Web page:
The Cheaper Side of Whole Foods
Food and Beverage Purchasing Patterns
The Resurgence of Farmers’ Markets
Organic v. Local
Foodies Push Fast Food in Healthier Directions
Foodies Embrace Social Aspects of Food
Foodies and the Economic Downturn


Chapter 2: Market Overview
Introduction
The New Culture of Food
Defining Foodie
An American Phenomenon
Foodie Character and Values
Foodie-ism Often a Key Part of Self-Identity
Foodies May Resist Foodie Classification
31.2 Million U.S. Adults Are Foodies
Five Foodie Cohorts
10% of Adults Are Foreign/Spicy Foodies
9% Are Restaurant Foodies
7% Are Foodie Cooks
Figure 2-1: Foodies and Foodie Cohorts as a Percentage of U.S. Adults, 2008 (percent)
5% Are Gourmet Foodies
Figure 2-2: Foodies and Foodie Cohorts by Number of U.S. Adults, 2008 (in thousands)
4% Are Organic/Natural Foodies
Figure 2-3: Foodie Cohorts as a Percentage of All Foodies, 2008
Overlap Between Foodie Cohorts
Table 2-1: Overlap Between Foodie Cohorts, 2008 (percent)
Foodies and the Mapping of Food Trends
Foodie Demographics
Foodiehood Peaks in Pre-Middle Age Brackets
Figure 2-4: Age Distribution Among Foodies, 2008 (index)
A Female Skew
Figure 2-5: Foodie Gender Breakout, 2008 (percent)
Hispanics Index at 128 as Foodies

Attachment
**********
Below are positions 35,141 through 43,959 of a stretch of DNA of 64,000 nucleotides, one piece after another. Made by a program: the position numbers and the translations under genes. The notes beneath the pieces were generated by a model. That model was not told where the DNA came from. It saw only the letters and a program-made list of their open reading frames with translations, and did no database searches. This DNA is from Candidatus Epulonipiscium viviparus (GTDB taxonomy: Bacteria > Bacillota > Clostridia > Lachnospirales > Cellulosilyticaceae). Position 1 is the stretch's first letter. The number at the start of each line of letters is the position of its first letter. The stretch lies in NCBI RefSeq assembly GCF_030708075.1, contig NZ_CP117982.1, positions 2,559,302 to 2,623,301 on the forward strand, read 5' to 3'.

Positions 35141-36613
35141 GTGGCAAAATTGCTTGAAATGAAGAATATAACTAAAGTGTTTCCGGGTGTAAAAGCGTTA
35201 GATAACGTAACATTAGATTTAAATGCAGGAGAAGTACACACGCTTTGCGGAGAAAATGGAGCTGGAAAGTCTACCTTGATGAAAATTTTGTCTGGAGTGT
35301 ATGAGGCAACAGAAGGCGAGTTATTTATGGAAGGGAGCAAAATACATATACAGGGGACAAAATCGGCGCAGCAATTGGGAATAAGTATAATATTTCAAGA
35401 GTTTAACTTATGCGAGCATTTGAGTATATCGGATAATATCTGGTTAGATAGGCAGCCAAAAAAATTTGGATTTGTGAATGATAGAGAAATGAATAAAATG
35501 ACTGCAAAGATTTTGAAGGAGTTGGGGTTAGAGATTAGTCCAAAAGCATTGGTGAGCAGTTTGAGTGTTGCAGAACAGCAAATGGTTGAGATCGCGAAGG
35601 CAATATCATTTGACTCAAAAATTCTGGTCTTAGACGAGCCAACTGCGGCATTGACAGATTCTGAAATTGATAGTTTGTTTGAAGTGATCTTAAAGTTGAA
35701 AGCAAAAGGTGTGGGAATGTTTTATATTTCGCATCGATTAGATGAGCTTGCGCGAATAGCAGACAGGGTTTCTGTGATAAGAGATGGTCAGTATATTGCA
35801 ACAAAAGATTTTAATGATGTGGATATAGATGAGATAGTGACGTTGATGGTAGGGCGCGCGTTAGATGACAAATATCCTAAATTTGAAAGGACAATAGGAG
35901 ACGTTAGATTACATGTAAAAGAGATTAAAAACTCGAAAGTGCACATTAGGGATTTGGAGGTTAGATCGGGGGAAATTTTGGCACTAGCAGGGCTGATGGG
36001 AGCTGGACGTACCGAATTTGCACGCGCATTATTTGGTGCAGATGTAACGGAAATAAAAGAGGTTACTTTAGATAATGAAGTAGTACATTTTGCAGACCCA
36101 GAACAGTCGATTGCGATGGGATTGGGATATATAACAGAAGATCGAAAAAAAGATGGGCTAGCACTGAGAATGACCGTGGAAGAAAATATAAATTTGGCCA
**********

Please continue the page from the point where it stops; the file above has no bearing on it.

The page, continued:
Figure 2-6: Foodie Ethnic/Racial Demographics, 2008 (index)
U.S. Racial/Ethnic Trends
Skew to Pacific and Northeast Regions, Downtown Areas
Figure 2-7: Foodie Patterns by Region of Residence, 2008 (index)
Figure 2-8: Foodie Patterns by Type of Residence, 2008 (index)
Educated But Not Necessarily Rich
Foodies and the Economic Downturn
Figure 2-9: U.S. Grocery Industry Sales Growth, 2001-2007 (percent)
Will Foodies Cut Back?
Table 2-2: Foodie Demographics, 2008 (percentages, number and index for U.S. adults)
Foodie Psychographics and Consumer Traits
Consumers with an Attitude
Enthralled with the New
Figure 2-10: Foodie Attitudes About Experimentation, 2008 (index)
An Adventuresome Self-Image
Figure 2-11: Foodie Self-Image About Adventure, 2008 (index)
Foodies Wear Prada
Figure 2-12: Foodie Attitudes About Fashion, 2008 (index)
Influencers and Influenced
Figure 2-13: Foodie Attitudes About Trendsetting, 2008 (index)
Figure 2-14: Foodies Attitudes About Outside Opinions and Validation, 2008 (index)
High Media and Advertising Awareness
Foodies Gravitate to the Web, Blogs
Figure 2-15: Popular Foodie Blogs
Figure 2-16: Foodie Computer Attitudes and Usage Levels, 2008 (index)